The Burning Ground review: Los Angeles stories with poetic vision
From burnt-out businessmen to a sun-scorched surfing paradise, the city comes to life in Adam O’Riordan’s debut collection
Adam O’Riordan: The Burning Ground is an impressive range of stories, and its author’s verbal polish shines out
The Burning Ground
The personal is political in Adam O’Riordan’s debut collection, The Burning Ground. Private experiences and epiphanies happen as major world events unfold in the background. There are mentions of Walter Cronkite and the death of Michael Jackson, calls for the resignation of Slobodan Miloševic and an aeroplane crash off Galway Bay that kills 99 people.
This latter tragedy occurs in the story Rambla Pacifico as Arthur Lindstrom, the foreman of a desert building project, finds himself dragged into California’s underworld when his employer’s daughter goes missing. With a gruff war veteran, Jesus Porfirio, as his sidekick, Lindstrom goes on a hunt for the beautiful Adella that turns into a high-octane adventure across Los Angeles. Overtones of the plot of The Big Lebowski give way to a more gruesome reality as Adella’s kidnapping highlights gang warfare in the City of Light.
The west coast of the United States is the backdrop for each of the eight stories in The Burning Ground, as immigrant Brits look for refuge and down-and-out locals seek to rebuild lives. This is an impressive range of stories that run from reflective to highly dramatic, and O’Riordan’s verbal polish as a poet shines throughout.
Born in Manchester, O’Riordan studied English at Oxford and became the youngest writer-in-residence at the Wordsworth Trust, the centre for British romanticism. His first collection of poetry, In the Flesh, won a Somerset Maugham Award in 2011.
From sun-scorched surfing paradises to grungy dive bars, from road trips to the city’s homeless community, LA is brought to life. In the evocative A Thunderstorm in Santa Monica Harvey, a London divorcé, has a long-distance dalliance with a big-shot film executive, Teresa. The relationship is serviceable, but what Harvey really enjoys is the downtime on the flights. Bonding with a stranger on a particularly turbulent passage, he has the sense “that humanity had prevailed and that men had faced their fate together”.
One of the collection’s strongest stories, The El Segundo Blue Butterfly, meshes public and private as Christopher, a journalist, looks back on his career and his first, formative interview with an enigmatic businessman. From his single mother’s efforts to help her son succeed in life to Christopher’s enduring connection to the businessman, the goodness in humanity is underlined.
There are more good intentions in Black Bear in the Snow, when Randall tries to reconnect with his teenage son, Joey, by bringing him on an ill-advised hunting trip. Sidelined by his ex-wife and her flashy lawyer husband, Randall tries to go back to nature, but his attempts do little more than show the chasm between father and son.
Another harried father is too preoccupied with his young twins to intervene when he sees a man smack a child in a service-station car park off an interstate. The twist in the tale of 98 Mercury Sable brings a much darker ending to the narrator’s humorous story of passing his driving test while under the influence.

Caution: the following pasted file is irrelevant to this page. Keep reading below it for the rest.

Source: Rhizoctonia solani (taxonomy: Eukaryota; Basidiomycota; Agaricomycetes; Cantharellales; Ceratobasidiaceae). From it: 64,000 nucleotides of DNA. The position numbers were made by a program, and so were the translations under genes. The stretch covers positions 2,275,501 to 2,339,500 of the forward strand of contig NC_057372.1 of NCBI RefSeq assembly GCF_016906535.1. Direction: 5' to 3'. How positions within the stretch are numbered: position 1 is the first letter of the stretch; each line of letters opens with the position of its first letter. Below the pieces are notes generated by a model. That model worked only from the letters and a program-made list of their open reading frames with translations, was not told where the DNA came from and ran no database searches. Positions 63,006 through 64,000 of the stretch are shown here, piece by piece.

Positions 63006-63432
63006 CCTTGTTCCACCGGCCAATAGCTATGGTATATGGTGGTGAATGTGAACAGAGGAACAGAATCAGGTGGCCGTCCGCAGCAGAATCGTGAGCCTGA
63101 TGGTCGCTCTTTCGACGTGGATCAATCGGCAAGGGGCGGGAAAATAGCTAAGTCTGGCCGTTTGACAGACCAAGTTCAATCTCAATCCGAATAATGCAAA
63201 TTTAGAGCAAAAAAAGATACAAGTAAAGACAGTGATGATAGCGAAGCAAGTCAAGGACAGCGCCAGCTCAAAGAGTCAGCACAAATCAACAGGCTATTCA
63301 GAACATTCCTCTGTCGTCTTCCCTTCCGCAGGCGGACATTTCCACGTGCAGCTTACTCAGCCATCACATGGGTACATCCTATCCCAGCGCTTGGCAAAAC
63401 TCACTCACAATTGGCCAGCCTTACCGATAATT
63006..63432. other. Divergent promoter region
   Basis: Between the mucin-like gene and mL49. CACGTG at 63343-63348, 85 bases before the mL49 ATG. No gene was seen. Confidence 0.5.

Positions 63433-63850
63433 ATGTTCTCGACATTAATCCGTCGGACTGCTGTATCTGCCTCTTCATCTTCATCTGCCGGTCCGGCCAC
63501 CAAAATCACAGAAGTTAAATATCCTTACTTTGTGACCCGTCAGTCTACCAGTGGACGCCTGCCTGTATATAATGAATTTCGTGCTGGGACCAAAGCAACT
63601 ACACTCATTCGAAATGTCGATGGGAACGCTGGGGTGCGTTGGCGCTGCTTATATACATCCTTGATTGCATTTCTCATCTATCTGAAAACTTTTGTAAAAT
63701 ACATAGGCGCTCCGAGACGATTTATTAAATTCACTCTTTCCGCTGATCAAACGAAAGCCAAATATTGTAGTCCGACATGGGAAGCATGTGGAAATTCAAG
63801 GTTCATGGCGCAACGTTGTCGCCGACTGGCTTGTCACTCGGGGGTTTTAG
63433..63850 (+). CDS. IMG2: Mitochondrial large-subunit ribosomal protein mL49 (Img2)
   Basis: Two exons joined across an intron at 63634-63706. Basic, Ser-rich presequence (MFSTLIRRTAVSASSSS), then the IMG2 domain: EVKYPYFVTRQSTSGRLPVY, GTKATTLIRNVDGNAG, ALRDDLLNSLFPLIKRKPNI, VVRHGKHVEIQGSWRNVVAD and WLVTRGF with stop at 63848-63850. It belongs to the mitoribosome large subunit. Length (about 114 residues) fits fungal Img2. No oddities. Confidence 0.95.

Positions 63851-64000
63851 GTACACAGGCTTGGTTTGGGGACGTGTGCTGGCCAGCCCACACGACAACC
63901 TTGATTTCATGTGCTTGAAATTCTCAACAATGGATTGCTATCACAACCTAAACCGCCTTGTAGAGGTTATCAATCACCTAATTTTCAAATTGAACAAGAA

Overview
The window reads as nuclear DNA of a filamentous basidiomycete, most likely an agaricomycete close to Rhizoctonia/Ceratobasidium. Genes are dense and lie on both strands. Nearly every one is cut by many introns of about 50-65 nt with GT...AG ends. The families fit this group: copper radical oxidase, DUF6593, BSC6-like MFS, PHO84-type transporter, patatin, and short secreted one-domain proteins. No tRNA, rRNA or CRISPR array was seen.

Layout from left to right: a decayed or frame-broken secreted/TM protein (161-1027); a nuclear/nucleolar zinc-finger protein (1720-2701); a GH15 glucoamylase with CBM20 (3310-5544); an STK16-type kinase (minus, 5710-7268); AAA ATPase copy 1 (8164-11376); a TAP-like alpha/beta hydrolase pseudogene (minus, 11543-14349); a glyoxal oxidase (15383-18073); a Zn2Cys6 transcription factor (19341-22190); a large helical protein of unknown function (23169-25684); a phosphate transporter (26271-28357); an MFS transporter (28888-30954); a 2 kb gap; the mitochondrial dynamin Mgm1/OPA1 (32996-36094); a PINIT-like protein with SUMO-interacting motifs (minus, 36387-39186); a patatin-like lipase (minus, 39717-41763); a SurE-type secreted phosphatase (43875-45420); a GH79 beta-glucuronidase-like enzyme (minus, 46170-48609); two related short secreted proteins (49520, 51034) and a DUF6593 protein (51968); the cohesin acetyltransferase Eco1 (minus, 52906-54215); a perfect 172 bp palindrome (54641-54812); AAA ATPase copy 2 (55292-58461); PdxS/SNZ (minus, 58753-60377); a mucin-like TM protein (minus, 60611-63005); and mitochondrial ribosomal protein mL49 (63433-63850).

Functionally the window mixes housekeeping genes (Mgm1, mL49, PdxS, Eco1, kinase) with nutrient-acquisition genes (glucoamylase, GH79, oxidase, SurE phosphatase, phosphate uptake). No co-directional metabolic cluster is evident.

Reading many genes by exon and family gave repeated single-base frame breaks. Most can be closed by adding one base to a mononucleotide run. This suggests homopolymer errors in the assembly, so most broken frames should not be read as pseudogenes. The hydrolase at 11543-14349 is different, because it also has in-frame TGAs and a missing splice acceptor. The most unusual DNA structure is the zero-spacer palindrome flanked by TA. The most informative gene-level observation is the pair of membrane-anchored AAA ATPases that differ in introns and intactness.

It is one of two short and diverting pieces that make for an unusual close to the collection. The other is Magda’s a Dancer, which sees two British immigrant couples discuss their careers companionably and self-indulgently over drinks. Consisting entirely of dialogue, and devoid of speech tags, O’Riordan takes a risk by focusing on the expressive effects of what his characters say. The author and critic David Lodge has called this technique “staying on the surface”. O’Riordan uses it to allow dialogue to expose his characters without narrative interference.
In Wave-Riding Giants McCauley, a lonely widower in a housing facility, confronts a long-suppressed memory of his wife, Dolores. A backdrop of surfing culture transports the reader to mid-20th century Venice Beach, where McCauley crafts boards made of white cedar for his surfing idols. The misty memories of California dreaming with Dolores disperse as he recalls finding her in a compromising position with a famous surfer and his cousin, watching “for what might have been seconds or hours at the blurred shapes the three of them made”.
There are echoes of Ian McEwan and Graham Greene in the collection’s title story, which sees an older British artist in exile in Los Angeles after the end of an affair in London. As he settles into “life in the impossible village” the painter tries to forget Alannah and focus once more on his art, turning to the homeless population of the city for inspiration, painting, among others, an addict and “the caramels of his cashew-shaped teeth”.
It is a haunting story that pins the personal and political together under the banner of art, with O’Riordan’s masterly imagery reminding us all the while of his own skill.
The ground of the title ignites as a team of gardeners prunes the sunlit Californian landscape and sets fire to the debris: “Their nickelled brass brackets began to warp, the flames licking the ivory-black canvas of their pouch to vermilion, Prussian blue, yellow ochre, flake white.”